The Finnish Banking Crisis and Its Handling

The paper gives a brief description of the evolution of the Finnish banking crisis and its handling. In the first section, the salient features of the Finnish banking system are described. We then briefly discuss the liberalization process, macroeconomic and regulatory policies, and the subsequent credit boom and its development into a recession of unprecedented depth. Next, we document the impact on bank profitablity of the drastic changes in macroeconomic conditions. The collapse and rescue of Skopbank are summarized. In section 2 we describe the public safety net, starting with the pre-crisis arrangements. This is followed by an exposition of the new measures taken in 1992, with the emphasis on the establishment of the Government Guarantee Fund, its organization, powers and principles of operation. Section 3 gives an account of the support measures taken by the Government Guarantee Fund in the course of 1992 and in early 1993. Section 4 describes the reform of the bank support arrangements in the early months of 1993. Finally, in section 5, we discuss the banks’ current economic environment and their prospects in the near future. We also take up some of the major issues of principle relating to the rationalization of the banking sector. The paper includes references to recent articles and discussion papers dealing with important aspects of the current banking crisis. The list of references is by no means exhaustive, and it is designed mainly to help foreign readers to find supplementary material. Therefore only those papers in Finnish or Swedish which have to do directly with the current crisis are included.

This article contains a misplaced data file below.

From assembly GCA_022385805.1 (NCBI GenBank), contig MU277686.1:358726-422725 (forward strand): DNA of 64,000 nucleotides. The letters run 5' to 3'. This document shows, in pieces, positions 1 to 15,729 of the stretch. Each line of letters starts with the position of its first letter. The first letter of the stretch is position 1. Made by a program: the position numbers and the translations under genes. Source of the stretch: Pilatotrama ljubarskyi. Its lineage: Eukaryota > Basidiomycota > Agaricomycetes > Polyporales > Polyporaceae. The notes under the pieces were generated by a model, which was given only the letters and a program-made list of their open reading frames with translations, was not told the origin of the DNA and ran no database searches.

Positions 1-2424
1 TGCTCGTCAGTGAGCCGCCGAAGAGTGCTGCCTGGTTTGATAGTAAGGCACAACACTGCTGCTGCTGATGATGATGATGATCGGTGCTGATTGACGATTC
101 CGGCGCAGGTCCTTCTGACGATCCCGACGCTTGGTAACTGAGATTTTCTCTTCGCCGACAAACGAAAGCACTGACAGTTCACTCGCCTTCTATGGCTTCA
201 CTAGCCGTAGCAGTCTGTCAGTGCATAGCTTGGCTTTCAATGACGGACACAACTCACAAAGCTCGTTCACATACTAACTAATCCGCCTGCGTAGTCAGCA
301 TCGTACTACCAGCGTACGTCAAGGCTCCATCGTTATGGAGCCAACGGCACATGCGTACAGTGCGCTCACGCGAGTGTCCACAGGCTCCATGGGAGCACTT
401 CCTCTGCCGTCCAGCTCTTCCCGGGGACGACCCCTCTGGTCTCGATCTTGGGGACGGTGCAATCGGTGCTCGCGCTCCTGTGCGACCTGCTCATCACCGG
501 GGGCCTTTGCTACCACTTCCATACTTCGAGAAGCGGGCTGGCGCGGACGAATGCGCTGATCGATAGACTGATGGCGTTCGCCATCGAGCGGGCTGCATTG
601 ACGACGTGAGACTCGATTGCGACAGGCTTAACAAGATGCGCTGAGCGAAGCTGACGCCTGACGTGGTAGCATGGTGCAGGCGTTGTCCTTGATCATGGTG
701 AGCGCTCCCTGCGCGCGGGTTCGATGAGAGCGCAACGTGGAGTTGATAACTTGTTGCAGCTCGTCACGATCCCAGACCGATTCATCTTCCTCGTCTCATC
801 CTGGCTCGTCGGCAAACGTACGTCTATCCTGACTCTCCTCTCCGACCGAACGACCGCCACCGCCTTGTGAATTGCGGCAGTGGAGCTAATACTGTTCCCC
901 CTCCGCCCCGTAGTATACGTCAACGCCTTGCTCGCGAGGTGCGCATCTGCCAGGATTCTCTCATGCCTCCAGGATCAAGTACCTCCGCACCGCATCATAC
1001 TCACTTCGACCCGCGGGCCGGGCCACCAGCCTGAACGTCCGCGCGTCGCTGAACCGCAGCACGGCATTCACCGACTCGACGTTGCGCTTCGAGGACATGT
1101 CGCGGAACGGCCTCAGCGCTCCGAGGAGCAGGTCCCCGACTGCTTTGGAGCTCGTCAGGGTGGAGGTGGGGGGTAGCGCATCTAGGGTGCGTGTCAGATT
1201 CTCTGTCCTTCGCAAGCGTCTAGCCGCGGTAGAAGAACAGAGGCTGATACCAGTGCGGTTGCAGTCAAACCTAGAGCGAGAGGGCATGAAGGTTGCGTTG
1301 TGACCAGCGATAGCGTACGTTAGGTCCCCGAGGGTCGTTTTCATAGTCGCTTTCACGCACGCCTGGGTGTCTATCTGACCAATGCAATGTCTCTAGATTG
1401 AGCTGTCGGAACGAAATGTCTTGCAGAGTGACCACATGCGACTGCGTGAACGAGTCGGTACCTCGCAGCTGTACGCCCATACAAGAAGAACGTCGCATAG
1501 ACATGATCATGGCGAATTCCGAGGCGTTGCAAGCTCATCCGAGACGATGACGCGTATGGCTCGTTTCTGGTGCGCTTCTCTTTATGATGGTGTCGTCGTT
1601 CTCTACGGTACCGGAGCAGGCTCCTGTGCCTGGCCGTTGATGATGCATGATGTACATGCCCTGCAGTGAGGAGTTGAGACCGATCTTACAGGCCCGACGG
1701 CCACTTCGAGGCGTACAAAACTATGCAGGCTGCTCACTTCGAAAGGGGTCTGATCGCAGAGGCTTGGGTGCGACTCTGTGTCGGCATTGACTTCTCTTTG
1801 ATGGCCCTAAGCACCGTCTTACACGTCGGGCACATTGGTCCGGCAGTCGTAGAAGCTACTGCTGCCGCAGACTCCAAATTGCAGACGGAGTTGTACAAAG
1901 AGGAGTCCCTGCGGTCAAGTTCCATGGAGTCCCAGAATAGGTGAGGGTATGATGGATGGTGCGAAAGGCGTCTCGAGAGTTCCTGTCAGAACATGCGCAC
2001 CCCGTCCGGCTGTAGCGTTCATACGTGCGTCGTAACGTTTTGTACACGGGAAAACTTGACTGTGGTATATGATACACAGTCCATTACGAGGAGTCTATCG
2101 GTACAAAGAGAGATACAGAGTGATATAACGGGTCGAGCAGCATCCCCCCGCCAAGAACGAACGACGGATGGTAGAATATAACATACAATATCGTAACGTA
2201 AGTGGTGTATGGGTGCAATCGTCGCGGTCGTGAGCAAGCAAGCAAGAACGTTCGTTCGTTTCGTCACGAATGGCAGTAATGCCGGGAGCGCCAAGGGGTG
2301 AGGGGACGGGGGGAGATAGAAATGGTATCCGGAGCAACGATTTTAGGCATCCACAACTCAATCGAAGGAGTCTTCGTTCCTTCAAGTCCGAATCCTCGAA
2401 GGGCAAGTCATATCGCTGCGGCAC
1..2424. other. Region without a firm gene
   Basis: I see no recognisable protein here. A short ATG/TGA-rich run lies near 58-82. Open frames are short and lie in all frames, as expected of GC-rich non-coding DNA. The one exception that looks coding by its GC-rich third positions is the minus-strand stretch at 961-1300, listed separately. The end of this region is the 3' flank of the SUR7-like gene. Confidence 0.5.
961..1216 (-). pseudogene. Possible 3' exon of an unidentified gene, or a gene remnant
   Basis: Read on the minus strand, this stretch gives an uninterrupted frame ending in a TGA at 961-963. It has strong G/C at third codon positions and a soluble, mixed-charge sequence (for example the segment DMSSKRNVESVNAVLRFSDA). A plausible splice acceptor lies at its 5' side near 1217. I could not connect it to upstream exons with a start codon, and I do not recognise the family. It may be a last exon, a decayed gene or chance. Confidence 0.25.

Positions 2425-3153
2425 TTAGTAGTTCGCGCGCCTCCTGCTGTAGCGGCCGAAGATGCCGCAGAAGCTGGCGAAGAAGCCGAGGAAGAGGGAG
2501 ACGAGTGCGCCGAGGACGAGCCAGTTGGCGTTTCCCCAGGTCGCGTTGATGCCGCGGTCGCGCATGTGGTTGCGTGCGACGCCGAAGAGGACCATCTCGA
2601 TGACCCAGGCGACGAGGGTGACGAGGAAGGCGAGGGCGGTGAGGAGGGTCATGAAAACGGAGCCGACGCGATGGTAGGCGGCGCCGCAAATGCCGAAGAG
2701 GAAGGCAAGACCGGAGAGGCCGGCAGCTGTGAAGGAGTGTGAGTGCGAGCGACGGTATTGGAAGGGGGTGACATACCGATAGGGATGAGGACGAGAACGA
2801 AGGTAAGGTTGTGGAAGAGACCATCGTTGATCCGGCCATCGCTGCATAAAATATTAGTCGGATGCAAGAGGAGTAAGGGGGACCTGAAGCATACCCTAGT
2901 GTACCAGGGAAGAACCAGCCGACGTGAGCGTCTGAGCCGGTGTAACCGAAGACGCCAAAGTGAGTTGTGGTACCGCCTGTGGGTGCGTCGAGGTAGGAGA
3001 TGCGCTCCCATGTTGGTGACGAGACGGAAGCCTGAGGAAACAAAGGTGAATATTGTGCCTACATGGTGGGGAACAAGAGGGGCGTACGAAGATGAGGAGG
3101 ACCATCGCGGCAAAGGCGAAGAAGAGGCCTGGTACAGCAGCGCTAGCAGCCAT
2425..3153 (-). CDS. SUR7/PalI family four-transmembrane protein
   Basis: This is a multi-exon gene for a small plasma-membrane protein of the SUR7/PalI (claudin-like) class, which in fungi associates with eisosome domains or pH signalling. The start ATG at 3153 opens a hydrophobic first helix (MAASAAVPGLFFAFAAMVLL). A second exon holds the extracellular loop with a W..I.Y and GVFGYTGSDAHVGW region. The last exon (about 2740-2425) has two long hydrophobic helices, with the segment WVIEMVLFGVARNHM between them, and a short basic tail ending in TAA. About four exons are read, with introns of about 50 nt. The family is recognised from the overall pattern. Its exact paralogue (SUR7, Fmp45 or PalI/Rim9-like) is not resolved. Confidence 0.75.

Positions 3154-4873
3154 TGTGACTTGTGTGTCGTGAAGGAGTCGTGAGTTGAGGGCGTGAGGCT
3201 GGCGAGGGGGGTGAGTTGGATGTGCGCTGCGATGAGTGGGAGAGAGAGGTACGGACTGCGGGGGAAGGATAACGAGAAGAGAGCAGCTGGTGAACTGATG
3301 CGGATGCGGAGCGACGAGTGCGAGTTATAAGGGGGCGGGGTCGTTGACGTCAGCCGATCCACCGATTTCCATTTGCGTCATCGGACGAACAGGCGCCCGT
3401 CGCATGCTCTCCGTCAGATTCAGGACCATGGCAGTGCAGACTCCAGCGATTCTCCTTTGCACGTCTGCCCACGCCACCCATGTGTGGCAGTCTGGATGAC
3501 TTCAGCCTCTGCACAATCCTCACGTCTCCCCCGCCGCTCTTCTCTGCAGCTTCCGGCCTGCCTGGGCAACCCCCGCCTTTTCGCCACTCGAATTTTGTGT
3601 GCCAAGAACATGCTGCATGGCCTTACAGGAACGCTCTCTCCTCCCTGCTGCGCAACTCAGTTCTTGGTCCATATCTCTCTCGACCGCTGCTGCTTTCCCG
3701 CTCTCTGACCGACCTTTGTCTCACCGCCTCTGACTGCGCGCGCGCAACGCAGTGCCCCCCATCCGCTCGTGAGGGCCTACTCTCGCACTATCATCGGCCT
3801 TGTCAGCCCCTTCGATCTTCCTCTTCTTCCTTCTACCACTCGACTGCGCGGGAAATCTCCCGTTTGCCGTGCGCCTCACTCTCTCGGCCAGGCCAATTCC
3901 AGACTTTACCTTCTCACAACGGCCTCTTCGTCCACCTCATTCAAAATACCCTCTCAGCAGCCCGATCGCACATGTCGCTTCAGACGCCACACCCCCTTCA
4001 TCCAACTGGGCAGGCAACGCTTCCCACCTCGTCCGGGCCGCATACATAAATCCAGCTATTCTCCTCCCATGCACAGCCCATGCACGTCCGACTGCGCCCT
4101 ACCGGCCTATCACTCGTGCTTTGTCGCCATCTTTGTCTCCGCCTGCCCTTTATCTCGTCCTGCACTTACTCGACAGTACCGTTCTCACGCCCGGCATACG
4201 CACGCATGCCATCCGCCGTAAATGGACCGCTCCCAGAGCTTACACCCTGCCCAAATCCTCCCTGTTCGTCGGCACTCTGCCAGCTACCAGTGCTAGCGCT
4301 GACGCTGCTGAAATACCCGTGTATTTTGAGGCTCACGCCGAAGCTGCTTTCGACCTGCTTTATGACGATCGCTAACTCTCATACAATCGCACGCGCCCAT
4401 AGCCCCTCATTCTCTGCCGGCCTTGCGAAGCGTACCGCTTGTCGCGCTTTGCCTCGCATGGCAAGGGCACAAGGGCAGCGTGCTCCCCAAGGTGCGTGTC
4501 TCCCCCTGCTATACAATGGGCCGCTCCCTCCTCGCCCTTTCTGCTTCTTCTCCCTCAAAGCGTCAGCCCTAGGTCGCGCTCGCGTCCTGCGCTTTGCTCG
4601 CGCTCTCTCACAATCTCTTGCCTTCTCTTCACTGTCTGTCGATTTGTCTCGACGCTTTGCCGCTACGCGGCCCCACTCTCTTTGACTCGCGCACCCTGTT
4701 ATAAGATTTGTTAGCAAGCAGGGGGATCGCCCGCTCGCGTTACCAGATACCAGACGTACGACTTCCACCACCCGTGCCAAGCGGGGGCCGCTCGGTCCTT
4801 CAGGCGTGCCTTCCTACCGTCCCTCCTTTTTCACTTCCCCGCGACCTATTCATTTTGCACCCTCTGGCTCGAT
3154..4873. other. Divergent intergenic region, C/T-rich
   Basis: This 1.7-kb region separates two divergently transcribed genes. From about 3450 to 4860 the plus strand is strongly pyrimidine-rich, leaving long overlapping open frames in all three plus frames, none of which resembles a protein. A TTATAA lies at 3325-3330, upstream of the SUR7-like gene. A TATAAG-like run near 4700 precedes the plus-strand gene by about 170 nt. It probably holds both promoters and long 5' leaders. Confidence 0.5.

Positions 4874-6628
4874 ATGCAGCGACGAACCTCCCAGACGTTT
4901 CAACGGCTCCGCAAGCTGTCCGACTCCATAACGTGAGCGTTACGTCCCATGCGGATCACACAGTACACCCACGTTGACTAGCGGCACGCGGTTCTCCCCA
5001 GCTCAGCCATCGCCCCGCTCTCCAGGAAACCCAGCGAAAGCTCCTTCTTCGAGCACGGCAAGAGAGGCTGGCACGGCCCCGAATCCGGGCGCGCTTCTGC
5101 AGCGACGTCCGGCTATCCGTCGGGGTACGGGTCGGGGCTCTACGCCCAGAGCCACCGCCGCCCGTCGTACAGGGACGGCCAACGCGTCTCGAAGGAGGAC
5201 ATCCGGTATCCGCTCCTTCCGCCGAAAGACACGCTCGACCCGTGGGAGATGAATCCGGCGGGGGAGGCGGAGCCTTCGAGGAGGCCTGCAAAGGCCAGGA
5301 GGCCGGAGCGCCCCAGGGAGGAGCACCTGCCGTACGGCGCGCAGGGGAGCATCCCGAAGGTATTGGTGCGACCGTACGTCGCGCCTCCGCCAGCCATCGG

Introduction: Deposit banks are central ta the Finnish financial system. The bulk of financial inter mediation takes place through deposit banks. Thus, same 50 per cent of the financing needed by the public (the corporate and household sectors) is provided directly by deposit banks (Chart 1). 1n addition, banks have guaranteed about half of the lending by insurance companies. Also, with one exception, a11 mortgage institutions and the largest finance companies are subsidiaries of deposit hank groups. In all, about two-thirds of the credit risks associated with the borrowing by the public is carried by the banks. The role of the banks is especially predominant in the case of households and small and medium-sized businesses.

Author: Peter Nyberg,Vesa Vihriälä

Source: Research Discussion Papers, Bank of Finland

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